Day By Day

Thursday, October 13, 2011

The Verdict of History

Time and again you hear people say that history will render judgment -- will vindicate, condemn, celebrate, etc. -- the people, policies, movements or other phenomena that compel our attention in the present. In a certain sense that is true. Historians of the future will, according to their various biases and interests, simultaneously praise, condemn, ignore, celebrate, etc. our contemporaries, and there most likely there will be no permanent consensus. History is an interpretive art, and the practice of history takes the form of an endless argument.

Endless indeed! Witness a recent review article by British classical scholar, Mary Beard. She surveys a number of recent books on Alexander the Great and notes that there is little agreement among them. More than 2300 years after his death, scholars are still arguing about the Macedonian conqueror and his exploits. What is more, as Beard notes, the main contours of the debate have not changed in more than twenty centuries. Sure, from time to time new points of argument have been introduced that reflect contemporary concerns -- British historians at the height of empire tended to interpret Alexanders conquests as a civilizing mission, reflecting their preferred understanding of their own imperial project; recently some scholars have focused on Alexander's sexuality, etc. -- but such nuances come and go and the basic arguments remain. And there is no final judgment -- no resolution to the debate -- and there never will be.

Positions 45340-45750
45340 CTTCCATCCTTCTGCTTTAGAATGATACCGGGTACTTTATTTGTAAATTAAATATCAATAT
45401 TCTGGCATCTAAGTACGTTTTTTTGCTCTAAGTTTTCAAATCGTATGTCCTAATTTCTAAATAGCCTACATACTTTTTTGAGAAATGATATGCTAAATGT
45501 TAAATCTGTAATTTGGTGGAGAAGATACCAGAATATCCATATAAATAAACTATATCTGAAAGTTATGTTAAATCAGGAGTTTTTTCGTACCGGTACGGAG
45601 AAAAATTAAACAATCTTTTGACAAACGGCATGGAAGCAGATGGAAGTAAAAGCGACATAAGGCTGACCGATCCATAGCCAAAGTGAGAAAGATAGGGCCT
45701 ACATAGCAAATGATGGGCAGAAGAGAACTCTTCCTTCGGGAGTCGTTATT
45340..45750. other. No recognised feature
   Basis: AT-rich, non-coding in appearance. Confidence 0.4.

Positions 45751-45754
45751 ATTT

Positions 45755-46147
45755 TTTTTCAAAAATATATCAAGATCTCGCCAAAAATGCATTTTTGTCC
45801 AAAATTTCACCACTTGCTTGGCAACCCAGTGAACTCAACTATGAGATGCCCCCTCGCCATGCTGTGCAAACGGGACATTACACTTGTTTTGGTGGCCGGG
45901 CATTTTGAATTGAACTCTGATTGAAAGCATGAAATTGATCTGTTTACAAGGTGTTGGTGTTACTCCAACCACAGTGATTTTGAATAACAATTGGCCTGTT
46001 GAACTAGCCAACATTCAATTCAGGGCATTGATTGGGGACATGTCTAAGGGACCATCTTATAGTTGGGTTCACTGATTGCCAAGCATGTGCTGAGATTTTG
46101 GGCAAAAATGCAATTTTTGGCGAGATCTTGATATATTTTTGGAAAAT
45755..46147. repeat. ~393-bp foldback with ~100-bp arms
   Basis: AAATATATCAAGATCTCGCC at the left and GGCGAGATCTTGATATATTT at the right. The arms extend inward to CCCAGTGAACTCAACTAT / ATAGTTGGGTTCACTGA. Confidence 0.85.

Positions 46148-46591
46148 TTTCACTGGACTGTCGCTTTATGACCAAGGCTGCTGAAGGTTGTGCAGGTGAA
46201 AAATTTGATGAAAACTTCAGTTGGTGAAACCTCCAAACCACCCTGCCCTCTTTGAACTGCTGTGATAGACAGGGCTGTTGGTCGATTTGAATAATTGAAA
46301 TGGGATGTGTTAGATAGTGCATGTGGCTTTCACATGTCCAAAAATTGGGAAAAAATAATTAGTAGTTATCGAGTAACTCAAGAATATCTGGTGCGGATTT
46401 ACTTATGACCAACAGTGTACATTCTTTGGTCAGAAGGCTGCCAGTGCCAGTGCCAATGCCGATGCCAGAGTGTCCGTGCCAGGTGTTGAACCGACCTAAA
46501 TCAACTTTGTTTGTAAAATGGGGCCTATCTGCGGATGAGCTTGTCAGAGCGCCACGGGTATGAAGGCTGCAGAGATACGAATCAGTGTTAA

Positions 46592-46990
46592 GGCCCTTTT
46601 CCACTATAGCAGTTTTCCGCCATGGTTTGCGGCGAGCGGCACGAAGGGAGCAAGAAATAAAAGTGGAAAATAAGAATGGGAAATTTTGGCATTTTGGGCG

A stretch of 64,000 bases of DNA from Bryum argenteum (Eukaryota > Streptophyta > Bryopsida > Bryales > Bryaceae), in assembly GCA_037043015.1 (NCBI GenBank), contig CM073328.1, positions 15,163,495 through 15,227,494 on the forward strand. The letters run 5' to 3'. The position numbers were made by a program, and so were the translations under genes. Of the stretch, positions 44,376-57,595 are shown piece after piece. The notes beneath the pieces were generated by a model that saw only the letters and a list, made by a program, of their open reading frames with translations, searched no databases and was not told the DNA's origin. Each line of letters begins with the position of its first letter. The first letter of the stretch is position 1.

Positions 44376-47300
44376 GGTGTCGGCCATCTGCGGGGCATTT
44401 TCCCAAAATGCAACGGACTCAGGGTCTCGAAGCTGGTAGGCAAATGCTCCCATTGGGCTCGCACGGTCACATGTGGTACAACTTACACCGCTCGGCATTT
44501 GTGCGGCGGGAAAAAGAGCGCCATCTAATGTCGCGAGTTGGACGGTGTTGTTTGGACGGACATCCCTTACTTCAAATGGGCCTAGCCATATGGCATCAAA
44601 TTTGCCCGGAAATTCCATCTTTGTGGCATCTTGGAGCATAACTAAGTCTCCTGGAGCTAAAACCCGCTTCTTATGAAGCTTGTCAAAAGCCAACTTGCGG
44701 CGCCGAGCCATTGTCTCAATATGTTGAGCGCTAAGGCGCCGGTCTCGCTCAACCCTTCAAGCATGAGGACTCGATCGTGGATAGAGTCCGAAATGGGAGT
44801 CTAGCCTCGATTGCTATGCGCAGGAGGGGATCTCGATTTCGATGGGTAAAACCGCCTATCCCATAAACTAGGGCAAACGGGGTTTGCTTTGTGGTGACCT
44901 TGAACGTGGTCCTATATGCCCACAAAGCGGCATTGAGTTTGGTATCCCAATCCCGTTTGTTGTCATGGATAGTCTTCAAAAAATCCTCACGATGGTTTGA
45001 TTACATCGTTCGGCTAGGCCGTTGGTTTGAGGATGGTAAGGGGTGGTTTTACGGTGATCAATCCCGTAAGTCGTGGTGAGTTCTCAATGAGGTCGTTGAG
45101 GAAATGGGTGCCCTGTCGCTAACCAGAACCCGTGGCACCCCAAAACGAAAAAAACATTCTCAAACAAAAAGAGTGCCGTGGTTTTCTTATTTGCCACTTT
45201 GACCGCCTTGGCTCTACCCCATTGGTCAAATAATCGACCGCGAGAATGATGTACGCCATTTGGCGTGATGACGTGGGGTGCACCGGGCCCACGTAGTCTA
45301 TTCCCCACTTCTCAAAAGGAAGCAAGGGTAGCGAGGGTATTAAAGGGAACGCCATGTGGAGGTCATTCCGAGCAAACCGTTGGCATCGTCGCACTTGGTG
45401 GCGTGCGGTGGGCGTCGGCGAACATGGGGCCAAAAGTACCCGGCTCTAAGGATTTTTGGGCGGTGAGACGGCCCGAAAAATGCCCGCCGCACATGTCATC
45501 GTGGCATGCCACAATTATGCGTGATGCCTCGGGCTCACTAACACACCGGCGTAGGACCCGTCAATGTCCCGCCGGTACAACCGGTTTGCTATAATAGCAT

So it is likely to be with our contemporary concerns. Future historians will argue, revision will follow revision, and the dialogue will continue to the end of time. So much for the verdict of history.

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